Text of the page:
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Article

Bitter Taste Disrupts Spatial Discrimination of Piperine-Evoked Burning Sensations: A Pilot Study

1
Department of Otorhinolaryngology, Head and Neck Surgery, Medical University of Vienna, 1090 Vienna, Austria
2
Institute of Experimental and Clinical Pharmacology and Toxicology, Friedrich-Alexander Universität Erlangen-Nürnberg, 91054 Erlangen, Germany
3
Institute of Clinical Pharmacology, Medical Faculty Carl Gustav Carus, Technische Universität Dresden, 01307 Dresden, Germany
*
Author to whom correspondence should be addressed.
Academic Editors: Mugurel Constantin Rusu and Francesco Cappello
Biology 2021, 10(9), 886; https://doi.org/10.3390/biology10090886
Received: 8 August 2021 / Revised: 2 September 2021 / Accepted: 7 September 2021 / Published: 8 September 2021
(This article belongs to the Topic Human Anatomy and Pathophysiology)
The chemical senses smell, taste, and trigeminal sense enable us to interact with the environment and play an essential role in protecting us from hazardous events. It is theorized that capsaicin and piperine not only elicit burning, but also bitter sensations through bitter taste-responding gustatory receptor cells that possess special channels. Similar psychophysiological responses to capsaicin and piperine suggest that bitter taste might also disrupt the spatial discrimination to piperine-induced burning sensations. Results showed that bitter taste disrupted the spatial discrimination of piperine-evoked burning sensations, providing further evidence for a qualitative similarity between burning and bitter sensations and the usefulness of chemical irritants in spatial discrimination tasks.
This study aimed to investigate the perceptual similarity between piperine-induced burning sensations and bitter taste using piperine-impregnated taste strips (PTS). This pilot study included 42 healthy participants. PTS of six ascending concentrations (1 mg, 5 mg, 10 mg, 15 mg, 20 mg, and 25 mg piperine/dL 96% ethanol) were presented at the anterior tongue, and participants rated perceived intensity and duration. Then, participants performed a spatial discrimination task in which they had to report which of the two strips presented to the anterior tongue contained an irritating stimulus when one strip was always a PTS while the other strip was impregnated with either a single taste quality (sweet or bitter) or a blank strip. Repeated measures one-way ANOVA revealed that burning sensations of higher concentrated PTS were perceived more intense and more prolonged compared to lower concentrated PTS. McNemar’s test showed that PTS were identified correctly significantly less often when presented with bitter strips compared to when presented with blank (p = 0.002) or sweet strips (p = 0.017). Our results showed that bitter taste disrupts the spatial discrimination of piperine-evoked burning sensations. PTS might serve as a basis for further studies on disease-specific patterns in chemosensory disorders. View Full-Text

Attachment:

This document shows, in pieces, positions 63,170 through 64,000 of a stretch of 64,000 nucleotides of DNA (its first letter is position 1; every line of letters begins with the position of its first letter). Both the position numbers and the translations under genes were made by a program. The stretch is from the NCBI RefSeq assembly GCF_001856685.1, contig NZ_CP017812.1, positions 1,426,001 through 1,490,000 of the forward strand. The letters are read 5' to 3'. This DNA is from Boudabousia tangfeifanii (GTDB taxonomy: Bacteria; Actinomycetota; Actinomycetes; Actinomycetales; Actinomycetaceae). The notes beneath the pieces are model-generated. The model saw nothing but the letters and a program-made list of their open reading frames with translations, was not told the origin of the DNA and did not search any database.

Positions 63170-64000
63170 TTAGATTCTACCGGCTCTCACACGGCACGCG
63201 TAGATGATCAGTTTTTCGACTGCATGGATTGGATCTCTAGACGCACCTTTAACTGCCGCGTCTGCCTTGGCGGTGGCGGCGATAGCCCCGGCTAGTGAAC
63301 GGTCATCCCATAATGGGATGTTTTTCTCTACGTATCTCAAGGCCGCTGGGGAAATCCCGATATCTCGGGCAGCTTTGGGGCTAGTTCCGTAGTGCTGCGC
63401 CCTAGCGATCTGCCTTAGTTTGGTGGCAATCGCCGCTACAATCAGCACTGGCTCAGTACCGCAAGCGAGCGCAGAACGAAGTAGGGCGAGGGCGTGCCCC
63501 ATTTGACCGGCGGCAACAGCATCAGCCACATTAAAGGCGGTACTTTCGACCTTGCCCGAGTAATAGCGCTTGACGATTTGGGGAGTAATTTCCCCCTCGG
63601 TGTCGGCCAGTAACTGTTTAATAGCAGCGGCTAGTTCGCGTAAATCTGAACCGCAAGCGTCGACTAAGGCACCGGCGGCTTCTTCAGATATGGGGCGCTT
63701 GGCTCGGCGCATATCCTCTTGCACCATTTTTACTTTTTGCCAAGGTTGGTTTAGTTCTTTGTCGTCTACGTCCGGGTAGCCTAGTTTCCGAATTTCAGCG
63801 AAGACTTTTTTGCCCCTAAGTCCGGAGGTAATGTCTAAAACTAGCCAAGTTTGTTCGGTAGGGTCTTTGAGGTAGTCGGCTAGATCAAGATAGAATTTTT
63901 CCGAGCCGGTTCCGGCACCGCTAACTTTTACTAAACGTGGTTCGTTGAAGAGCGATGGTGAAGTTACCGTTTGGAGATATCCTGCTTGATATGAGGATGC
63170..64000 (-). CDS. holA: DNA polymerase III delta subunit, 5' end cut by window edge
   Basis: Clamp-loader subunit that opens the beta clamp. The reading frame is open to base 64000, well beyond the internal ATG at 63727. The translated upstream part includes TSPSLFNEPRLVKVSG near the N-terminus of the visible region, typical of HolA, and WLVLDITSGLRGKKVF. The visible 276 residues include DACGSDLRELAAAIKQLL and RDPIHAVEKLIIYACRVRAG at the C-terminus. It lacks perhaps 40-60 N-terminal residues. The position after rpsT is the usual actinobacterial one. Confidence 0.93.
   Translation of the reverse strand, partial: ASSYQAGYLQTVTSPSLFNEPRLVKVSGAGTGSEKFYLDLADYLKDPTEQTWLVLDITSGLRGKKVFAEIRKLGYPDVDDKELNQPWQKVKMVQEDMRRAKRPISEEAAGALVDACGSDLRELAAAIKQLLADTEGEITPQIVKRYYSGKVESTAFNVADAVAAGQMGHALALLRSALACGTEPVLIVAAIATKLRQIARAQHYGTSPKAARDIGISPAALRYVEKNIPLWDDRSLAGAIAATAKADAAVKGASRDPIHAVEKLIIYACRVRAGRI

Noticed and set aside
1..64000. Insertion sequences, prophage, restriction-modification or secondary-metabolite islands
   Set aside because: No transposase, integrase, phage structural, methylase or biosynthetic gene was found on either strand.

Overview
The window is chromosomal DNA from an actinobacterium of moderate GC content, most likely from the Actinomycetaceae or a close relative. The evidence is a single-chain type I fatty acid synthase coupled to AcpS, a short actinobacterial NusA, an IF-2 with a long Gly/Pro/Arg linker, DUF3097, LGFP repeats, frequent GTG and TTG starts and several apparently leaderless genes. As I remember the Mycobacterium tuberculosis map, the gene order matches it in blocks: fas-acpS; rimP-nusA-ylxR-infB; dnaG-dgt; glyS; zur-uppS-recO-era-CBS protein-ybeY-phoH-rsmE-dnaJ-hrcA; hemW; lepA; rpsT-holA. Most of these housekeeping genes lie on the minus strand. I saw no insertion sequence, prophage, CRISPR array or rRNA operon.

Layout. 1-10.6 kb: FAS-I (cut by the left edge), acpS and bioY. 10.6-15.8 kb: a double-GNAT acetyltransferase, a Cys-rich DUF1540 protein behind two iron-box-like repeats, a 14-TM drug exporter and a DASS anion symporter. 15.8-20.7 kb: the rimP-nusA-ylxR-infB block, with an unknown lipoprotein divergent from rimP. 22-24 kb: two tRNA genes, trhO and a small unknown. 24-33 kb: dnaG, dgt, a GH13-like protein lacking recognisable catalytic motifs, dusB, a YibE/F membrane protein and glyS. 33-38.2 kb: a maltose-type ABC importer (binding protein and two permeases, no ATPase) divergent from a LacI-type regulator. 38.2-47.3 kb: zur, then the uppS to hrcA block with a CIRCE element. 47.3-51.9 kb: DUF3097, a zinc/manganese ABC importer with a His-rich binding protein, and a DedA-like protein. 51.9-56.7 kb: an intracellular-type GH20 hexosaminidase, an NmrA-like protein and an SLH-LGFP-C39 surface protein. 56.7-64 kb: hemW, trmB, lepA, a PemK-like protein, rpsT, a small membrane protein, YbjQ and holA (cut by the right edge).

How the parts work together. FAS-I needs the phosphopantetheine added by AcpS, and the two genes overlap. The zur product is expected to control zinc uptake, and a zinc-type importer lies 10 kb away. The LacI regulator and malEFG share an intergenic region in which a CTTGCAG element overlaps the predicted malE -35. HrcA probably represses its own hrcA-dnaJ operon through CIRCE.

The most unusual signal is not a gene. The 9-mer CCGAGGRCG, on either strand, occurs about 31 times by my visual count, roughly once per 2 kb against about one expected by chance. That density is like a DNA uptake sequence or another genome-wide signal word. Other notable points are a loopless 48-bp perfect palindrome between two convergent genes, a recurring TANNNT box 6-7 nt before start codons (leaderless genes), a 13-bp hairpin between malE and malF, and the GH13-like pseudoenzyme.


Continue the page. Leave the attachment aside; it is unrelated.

Keywords: chemesthesis; gustation; trigeminal; tongue; piperine; chemical senses chemesthesis; gustation; trigeminal; tongue; piperine; chemical senses
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MDPI and ACS Style

Liu, D.T.; Besser, G.; Bayer, K.; Prem, B.; Mueller, C.A.; Renner, B. Bitter Taste Disrupts Spatial Discrimination of Piperine-Evoked Burning Sensations: A Pilot Study. Biology 2021, 10, 886. https://doi.org/10.3390/biology10090886

AMA Style

Liu DT, Besser G, Bayer K, Prem B, Mueller CA, Renner B. Bitter Taste Disrupts Spatial Discrimination of Piperine-Evoked Burning Sensations: A Pilot Study. Biology. 2021; 10(9):886. https://doi.org/10.3390/biology10090886

Chicago/Turabian Style

Liu, David T., Gerold Besser, Karina Bayer, Bernhard Prem, Christian A. Mueller, and Bertold Renner. 2021. "Bitter Taste Disrupts Spatial Discrimination of Piperine-Evoked Burning Sensations: A Pilot Study" Biology 10, no. 9: 886. https://doi.org/10.3390/biology10090886

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